Estimated Chargeable Income (ECI)

Estimated Chargeable Income (ECI) is an estimate of the company’s taxable income for a Year of Assessment (YA). It is calculated after deducting the tax-allowable expenses but before applying for any tax rebates or exemptions. Every company is required to submit an ECI to IRAS within three months from the end of their financial year.

What details are required while filing an ECI?

With effect from Jan 2017, it is also mandatory to declare the company’s revenue while filing the ECI. Revenue refers to a company’s main source of income and excludes items such as interest, dividend, and rental. You would need to include the audited financial statements to declare the revenue amount. In case it is not available, the company can declare the revenue based on the company’s management accounts. Once the actual revenue amount is reported based on the audited financial statements and it differs from what was declared in the ECI form, it need not be revised if there is no change in the ECI.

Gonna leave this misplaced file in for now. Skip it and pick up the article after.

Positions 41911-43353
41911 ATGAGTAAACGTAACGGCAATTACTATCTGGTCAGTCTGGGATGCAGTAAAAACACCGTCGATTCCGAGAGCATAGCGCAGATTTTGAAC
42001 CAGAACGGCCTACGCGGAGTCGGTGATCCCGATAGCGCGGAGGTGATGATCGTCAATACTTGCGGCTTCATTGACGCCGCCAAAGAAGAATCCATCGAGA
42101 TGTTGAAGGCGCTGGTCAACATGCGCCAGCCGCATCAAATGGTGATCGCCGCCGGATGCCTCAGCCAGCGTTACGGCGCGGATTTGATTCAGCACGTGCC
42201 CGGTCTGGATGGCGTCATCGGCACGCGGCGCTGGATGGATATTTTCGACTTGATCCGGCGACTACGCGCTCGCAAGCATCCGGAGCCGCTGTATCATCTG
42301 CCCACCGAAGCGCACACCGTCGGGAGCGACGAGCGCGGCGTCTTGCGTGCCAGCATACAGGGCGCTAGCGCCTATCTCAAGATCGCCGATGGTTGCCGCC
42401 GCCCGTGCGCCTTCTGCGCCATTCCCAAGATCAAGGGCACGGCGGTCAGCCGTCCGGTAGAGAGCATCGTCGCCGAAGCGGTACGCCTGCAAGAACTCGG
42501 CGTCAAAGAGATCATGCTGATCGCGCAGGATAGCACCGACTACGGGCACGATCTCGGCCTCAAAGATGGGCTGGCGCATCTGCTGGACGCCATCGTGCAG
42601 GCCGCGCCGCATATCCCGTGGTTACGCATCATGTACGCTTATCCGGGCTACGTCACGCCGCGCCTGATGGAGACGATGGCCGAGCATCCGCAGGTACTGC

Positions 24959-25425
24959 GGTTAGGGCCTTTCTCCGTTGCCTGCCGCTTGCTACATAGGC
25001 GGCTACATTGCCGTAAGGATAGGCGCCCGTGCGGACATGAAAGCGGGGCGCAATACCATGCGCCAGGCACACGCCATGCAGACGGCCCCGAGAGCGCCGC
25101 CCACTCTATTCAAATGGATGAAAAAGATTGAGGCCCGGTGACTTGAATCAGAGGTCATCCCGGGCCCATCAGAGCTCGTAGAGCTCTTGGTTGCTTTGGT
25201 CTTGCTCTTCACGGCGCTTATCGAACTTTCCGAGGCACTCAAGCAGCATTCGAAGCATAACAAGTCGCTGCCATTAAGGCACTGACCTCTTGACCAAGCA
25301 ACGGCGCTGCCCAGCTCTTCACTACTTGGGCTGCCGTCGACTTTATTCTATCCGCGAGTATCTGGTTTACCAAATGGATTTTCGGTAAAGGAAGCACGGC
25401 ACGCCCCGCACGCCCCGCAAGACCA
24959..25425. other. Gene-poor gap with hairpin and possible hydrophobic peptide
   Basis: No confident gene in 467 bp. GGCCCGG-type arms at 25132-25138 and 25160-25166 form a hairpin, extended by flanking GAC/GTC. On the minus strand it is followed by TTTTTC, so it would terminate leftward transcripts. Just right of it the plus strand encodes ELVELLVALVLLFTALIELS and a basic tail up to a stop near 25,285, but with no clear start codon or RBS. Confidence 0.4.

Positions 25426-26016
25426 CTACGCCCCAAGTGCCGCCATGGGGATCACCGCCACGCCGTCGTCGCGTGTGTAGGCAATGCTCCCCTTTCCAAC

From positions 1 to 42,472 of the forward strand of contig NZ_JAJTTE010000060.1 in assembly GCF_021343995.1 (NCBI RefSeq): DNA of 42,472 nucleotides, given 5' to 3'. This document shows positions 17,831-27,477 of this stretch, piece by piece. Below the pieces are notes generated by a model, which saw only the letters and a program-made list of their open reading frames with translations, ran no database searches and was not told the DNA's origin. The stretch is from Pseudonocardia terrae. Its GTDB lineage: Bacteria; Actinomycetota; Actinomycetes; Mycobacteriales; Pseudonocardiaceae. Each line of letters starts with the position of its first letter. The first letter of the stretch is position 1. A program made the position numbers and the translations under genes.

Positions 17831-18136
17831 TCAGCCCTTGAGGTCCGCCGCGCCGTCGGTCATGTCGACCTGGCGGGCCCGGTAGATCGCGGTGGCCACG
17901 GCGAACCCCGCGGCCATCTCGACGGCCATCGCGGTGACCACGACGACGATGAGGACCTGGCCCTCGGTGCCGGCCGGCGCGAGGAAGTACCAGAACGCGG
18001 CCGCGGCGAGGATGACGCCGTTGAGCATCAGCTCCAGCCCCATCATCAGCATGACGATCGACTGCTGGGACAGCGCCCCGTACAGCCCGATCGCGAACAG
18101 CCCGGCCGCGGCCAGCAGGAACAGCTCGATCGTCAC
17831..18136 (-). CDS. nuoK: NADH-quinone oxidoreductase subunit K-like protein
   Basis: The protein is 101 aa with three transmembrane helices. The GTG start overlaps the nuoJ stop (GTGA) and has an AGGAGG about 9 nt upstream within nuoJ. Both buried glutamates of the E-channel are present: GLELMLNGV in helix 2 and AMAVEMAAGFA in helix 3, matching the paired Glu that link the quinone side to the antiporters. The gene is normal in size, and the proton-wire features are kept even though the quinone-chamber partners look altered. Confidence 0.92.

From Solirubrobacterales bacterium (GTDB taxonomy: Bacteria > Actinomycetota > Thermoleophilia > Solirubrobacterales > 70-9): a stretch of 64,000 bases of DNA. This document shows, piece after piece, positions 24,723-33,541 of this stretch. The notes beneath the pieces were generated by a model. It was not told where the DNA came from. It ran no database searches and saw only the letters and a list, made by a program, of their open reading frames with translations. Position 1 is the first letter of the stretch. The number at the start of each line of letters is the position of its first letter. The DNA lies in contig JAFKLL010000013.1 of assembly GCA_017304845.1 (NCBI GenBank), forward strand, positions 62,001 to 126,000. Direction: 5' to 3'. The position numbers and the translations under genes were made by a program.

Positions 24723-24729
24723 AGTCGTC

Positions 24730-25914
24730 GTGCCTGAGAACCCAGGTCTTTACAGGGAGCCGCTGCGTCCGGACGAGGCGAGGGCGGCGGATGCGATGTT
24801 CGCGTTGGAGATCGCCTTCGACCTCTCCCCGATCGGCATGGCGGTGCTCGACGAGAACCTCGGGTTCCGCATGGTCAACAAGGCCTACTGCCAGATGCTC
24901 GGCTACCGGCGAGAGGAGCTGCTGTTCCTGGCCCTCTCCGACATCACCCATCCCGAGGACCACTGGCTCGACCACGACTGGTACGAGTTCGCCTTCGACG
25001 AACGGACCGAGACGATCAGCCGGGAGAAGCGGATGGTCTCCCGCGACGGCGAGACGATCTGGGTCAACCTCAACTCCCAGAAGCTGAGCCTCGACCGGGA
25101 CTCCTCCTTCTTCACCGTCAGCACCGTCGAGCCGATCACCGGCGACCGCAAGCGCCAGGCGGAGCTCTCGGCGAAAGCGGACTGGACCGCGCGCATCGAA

Who should submit an ECI?

Every company in Singapore needs to submit an ECI except if they qualify for the administrative concession or those that are specifically not required to file. Following companies need not file an ECI:

  • Companies with annual returns less than $5 million for the financial year and whose ECI is nil for the YA, don’t need to file the ECI for that particular YA.
  • Companies specifically not required to file the ECI:
    • Foreign universities
    • Foreign ship owners or charterers for whom the Shipping Return has been or will be submitted by the local shipping agent
    • Designated unit trusts and approved CPF unit trusts
    • Real estate investment trusts that have been granted the tax treatment under Section 43(2) of the Income Tax Act
    • Any other specific case granted a waiver to furnish ECI by IRAS.

How are the discrepancies in the ECI and the actual chargeable income in the tax return adjusted?

After the company files the ECI, they need to submit Form C-S/ C. If there is any difference, the excess tax paid is refunded while the underestimated tax needs to be paid in full within 1 month from the date of the Notice of Assessment. If there is a significant deviation, the company may have to provide an explanation to IRAS before any adjustments can be made.